U.S. Plans to Resume Trade Talks with India as Lawmakers Register Concerns
At the fourth annual U.S.-India Strategic Dialogue, officials announced plans to hold later this year the first meeting of the ministerial-level Trade Policy Forum since 2010. To prepare for that meeting the two sides will renew expert-level discussions on trade and investment policy issues. They also indicated a desire to conclude negotiations on a bilateral investment treaty, which were last held in June 2012, “as soon as we can.” Other upcoming bilateral meetings include a July gathering of the U.S.-India CEO Forum that will focus on further developing joint initiatives and priorities and ways to overcome business challenges; the fourth India-U.S. Aviation Summit in October, which will focus on aviation, safety, technology and management; and a meeting of the Information and Communication Technology Working Group in Washington to discuss cooperation on equipment security, manufacturing incentives, cloud computing and enhanced cooperation in ICT-related innovations.
The pledge to intensify discussions comes amid growing discontent among U.S. lawmakers with Indian trade and commercial policies. Despite a nearly fivefold increase in two-way trade since 2000 to more than $100 billion annually, a sizeable number of members of the House and Senate have written to Obama administration officials in recent weeks requesting that attention be given to a range of trade irritants. Forty senators sent a letter to Secretary of State John Kerry June 20 hinting at the need for action at the World Trade Organization in response to “India’s recent actions to force the local production of certain information technology and clean energy equipment and to deny, break or revoke patents for nearly a dozen lifesaving medications.” Two days earlier more than 170 members of the House complained about the same issues in a letter to President Obama and warned that other emerging countries could follow India’s example. The leadership of the House Ways and Means and Senate Finance committees have separately registered their concerns about market access barriers, harmful IPR policies and India’s “increasingly unproductive role in multilateral negotiations” on services, information technology products and trade facilitation. A new association of 15 business groups has been formed to add private-sector support to efforts to address these issues.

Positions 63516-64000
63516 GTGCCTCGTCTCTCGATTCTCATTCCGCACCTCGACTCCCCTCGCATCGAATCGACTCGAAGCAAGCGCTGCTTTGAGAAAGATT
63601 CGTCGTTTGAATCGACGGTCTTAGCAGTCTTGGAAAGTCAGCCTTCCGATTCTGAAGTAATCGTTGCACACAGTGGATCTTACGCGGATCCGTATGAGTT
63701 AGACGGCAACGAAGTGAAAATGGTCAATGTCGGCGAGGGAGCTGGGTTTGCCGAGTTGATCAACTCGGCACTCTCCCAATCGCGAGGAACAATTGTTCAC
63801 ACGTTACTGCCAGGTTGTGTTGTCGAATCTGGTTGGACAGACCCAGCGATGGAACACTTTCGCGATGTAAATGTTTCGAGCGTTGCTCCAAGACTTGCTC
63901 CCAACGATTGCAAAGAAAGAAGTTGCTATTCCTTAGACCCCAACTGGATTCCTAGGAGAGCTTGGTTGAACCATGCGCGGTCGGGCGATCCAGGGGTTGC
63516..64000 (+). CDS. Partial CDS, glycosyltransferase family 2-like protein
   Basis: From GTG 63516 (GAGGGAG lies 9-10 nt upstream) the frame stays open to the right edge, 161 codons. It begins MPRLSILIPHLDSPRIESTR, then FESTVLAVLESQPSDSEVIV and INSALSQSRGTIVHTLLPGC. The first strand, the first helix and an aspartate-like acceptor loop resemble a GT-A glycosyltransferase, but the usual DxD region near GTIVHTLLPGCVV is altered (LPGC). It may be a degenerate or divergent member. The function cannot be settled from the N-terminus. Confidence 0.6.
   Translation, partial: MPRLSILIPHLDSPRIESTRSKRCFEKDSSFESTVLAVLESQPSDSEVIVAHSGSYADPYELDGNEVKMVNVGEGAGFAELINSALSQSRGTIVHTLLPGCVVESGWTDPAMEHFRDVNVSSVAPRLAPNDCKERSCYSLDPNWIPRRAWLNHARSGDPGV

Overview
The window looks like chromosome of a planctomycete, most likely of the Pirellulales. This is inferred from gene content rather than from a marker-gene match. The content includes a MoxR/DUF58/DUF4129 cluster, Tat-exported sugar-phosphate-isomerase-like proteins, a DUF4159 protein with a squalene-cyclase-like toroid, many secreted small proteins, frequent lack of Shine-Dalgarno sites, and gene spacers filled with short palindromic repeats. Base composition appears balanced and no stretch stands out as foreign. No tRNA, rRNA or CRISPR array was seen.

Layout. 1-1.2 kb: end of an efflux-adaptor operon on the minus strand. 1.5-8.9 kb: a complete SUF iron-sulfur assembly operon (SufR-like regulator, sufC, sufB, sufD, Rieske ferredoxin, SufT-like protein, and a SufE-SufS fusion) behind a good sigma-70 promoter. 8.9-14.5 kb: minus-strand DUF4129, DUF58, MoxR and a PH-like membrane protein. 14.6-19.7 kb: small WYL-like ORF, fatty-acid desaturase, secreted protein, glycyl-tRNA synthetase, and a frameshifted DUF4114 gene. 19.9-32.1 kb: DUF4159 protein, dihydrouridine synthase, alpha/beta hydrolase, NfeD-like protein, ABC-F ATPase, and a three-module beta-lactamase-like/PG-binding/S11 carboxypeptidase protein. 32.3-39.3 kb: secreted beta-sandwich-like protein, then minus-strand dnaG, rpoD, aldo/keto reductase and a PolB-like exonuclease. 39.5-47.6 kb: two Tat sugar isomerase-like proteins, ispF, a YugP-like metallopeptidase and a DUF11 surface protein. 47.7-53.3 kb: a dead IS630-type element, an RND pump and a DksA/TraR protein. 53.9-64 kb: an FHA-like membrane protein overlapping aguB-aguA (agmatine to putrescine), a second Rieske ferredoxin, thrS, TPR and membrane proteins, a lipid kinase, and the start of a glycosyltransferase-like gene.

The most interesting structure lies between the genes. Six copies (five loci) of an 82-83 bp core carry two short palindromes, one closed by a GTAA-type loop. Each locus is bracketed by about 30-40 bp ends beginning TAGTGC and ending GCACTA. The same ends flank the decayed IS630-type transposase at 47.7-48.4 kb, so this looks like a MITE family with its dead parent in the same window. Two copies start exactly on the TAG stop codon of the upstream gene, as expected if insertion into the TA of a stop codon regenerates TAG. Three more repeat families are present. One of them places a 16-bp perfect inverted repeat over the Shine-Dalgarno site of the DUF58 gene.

The rumblings from Capitol Hill are having an effect, a Reuters article indicates, with new U.S. Trade Representative Michael Froman saying recently that he expects concerns about the investment and innovation environment in India “to be a major early focus of his tenure.” However, he made no predictions as to what actions the administration may take, stating for example with respect to calls to revoke India’s eligibility for the Generalized System of Preferences that “we need to take a careful look at that” in consultation with Congress.
On the other hand, Robert Blake, assistant secretary of State for south and central Asian affairs, said recently that “as we make progress on our bilateral trade and remove some off the irritants, we can then tee up more ambitious initiatives in let’s say an APEC [Asia-Pacific Economic Cooperation forum] or on a free trade agreement.”